Canon G15 vs Nikon D850
The Canon PowerShot G15 and the Nikon D850 are two digital cameras that were revealed to the public, respectively, in September 2012 and July 2017. The G15 is a fixed lens compact, while the D850 is a DSLR. The cameras are based on a 1/1.7-inch (G15) and a full frame (D850) sensor. The Canon has a resolution of 12 megapixels, whereas the Nikon provides 45.4 MP.
Below is an overview of the main specs of the two cameras as a starting point for the comparison.
Going beyond this snapshot of core features and characteristics, what are the differences between the Canon PowerShot G15 and the Nikon D850? Which one should you buy? Read on to find out how these two cameras compare with respect to their body size, their imaging sensors, their shooting features, their input-output connections, and their reception by expert reviewers.
The side-by-side display below illustrates the physical size and weight of the Canon G15 and the Nikon D850. The two cameras are presented according to their relative size. Three consecutive perspectives from the front, the top, and the back are available. All width, height and depth dimensions are rounded to the nearest millimeter.
If the front view area (width x height) of the cameras is taken as an aggregate measure of their size, the Nikon D850 is considerably larger (123 percent) than the Canon G15. It is noteworthy in this context that the D850 is splash and dust-proof, while the G15 does not feature any corresponding weather-sealing.
The above size and weight comparisons are to some extent incomplete and possibly misleading, as the G15 has a lens built in, whereas the D850 is an interchangeable lens camera that requires a separate lens. Attaching the latter will add extra weight and bulk to the setup. You can compare the optics available for the D850 and their specifications in the Nikon Lens Catalog.
The adjacent table lists the principal physical characteristics of the two cameras alongside a wider set of alternatives. If you want to switch the focus of the display and review another camera pair, you can move across to the CAM-parator tool and choose from the broad selection of possible camera comparisons there.
|1.||Canon G15||107 mm||76 mm||40 mm||352 g||350||n||Sep 2012||499|
|2.||Nikon D850||146 mm||124 mm||79 mm||1005 g||1840||Y||Jul 2017||3,299|
|3.||Canon 5DS||152 mm||116 mm||76 mm||930 g||700||Y||Feb 2015||3,699|
|4.||Canon 5DS R||152 mm||116 mm||76 mm||930 g||700||Y||Feb 2015||3,699|
|5.||Canon SX60||128 mm||93 mm||114 mm||650 g||340||n||Sep 2014||549|
|6.||Canon G16||109 mm||76 mm||40 mm||356 g||360||n||Aug 2013||549|
|7.||Canon S120||100 mm||59 mm||29 mm||217 g||230||n||Aug 2013||449|
|8.||Canon SX50||123 mm||87 mm||106 mm||595 g||315||n||Sep 2012||429|
|9.||Canon G12||112 mm||76 mm||48 mm||401 g||370||n||Sep 2010||499|
|10.||Fujifilm X20||117 mm||70 mm||57 mm||353 g||270||n||Jan 2013||599|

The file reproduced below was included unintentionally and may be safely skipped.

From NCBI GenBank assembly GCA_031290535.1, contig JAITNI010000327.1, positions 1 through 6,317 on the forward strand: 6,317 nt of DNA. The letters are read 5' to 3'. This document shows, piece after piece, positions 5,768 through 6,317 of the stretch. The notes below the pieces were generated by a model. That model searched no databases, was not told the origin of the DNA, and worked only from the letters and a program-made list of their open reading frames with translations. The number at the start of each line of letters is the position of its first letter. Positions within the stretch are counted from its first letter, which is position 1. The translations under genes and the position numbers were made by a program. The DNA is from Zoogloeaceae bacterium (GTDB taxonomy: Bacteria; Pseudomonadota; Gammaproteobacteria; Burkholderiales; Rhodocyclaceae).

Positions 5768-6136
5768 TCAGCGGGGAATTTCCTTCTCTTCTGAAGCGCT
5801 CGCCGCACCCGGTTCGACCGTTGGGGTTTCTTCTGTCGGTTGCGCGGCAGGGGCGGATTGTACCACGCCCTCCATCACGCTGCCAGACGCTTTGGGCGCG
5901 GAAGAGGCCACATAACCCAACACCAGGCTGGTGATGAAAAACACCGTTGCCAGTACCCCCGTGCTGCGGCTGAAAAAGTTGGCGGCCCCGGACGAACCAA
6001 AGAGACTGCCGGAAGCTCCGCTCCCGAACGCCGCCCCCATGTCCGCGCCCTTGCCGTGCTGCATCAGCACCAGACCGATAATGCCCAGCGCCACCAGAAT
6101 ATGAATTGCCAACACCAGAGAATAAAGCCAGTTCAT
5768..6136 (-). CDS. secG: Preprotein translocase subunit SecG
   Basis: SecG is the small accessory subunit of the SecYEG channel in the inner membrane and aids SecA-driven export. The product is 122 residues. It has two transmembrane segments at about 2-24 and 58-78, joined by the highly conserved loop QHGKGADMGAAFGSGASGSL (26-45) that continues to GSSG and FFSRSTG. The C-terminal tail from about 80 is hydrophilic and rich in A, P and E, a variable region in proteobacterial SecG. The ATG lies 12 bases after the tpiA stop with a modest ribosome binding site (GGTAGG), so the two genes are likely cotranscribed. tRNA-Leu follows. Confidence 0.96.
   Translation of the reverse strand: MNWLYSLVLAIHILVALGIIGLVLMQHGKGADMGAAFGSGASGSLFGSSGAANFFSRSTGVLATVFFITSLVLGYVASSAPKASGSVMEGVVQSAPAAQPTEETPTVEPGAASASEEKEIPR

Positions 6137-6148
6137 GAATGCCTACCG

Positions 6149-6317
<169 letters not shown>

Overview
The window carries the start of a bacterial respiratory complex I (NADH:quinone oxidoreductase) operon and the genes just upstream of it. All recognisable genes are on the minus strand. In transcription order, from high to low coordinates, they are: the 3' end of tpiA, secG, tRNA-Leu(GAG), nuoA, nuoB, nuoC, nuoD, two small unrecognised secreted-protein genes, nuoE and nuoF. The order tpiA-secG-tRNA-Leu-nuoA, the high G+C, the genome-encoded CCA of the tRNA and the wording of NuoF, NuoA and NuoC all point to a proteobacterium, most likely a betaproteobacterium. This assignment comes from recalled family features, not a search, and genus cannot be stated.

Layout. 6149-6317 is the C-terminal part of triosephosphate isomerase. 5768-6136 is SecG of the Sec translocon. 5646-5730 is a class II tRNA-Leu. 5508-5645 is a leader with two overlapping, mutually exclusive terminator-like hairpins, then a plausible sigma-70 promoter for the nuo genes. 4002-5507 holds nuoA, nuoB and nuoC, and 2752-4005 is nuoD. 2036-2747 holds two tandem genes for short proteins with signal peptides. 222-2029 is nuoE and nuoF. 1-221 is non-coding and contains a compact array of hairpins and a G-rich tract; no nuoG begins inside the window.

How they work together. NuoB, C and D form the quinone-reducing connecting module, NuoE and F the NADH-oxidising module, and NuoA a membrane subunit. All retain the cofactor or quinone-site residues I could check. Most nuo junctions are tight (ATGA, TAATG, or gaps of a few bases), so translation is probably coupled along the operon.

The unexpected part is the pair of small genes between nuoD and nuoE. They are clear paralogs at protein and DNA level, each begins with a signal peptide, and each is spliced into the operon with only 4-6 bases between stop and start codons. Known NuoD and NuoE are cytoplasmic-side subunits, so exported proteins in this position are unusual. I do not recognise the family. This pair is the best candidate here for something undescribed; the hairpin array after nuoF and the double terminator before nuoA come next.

|11.||Fujifilm X10||117 mm||70 mm||57 mm||350 g||270||n||Sep 2011||599|
|12.||Nikon D5||160 mm||159 mm||92 mm||1415 g||3780||Y||Jan 2016||6,499|
|13.||Nikon D810||146 mm||123 mm||82 mm||980 g||1200||Y||Jun 2014||3,299|
|14.||Nikon P7800||119 mm||78 mm||50 mm||399 g||350||n||Sep 2013||549|
|15.||Nikon D610||141 mm||113 mm||82 mm||850 g||900||Y||Oct 2013||1,999|
|16.||Panasonic LX7||111 mm||68 mm||46 mm||298 g||330||n||Jul 2012||499|
|17.||Panasonic FZ150||124 mm||82 mm||92 mm||528 g||410||n||Aug 2011||499|
|Notes: Measurements and pricing do not include easily detachable parts, such as add-on or interchangeable lenses or optional viewfinders.|
Any camera decision will obviously take relative prices into account. The retail prices at the time of the camera’s release place the model in the market relative to other models in the producer’s line-up and the competition. The G15 was launched at a lower price than the D850, despite having a lens built in. Usually, retail prices stay at first close to the launch price, but after several months, discounts become available. Later in the product cycle and, in particular, when the replacement model is about to appear, further discounting and stock clearance sales often push the camera price considerably down. Then, after the new model is out, very good deals can frequently be found on the pre-owned market.
The imaging sensor is at the core of digital cameras and its size is one of the main determining factors of image quality. All other things equal, a large sensor will have larger individual pixel-units that offer better low-light sensitivity, wider dynamic range, and richer color-depth than smaller pixels in a sensor of the same technological generation. Further, a large sensor camera will give the photographer additional creative options when using shallow depth-of-field to isolate a subject from its background. On the downside, larger sensors tend to be more expensive and lead to bigger and heavier cameras and lenses.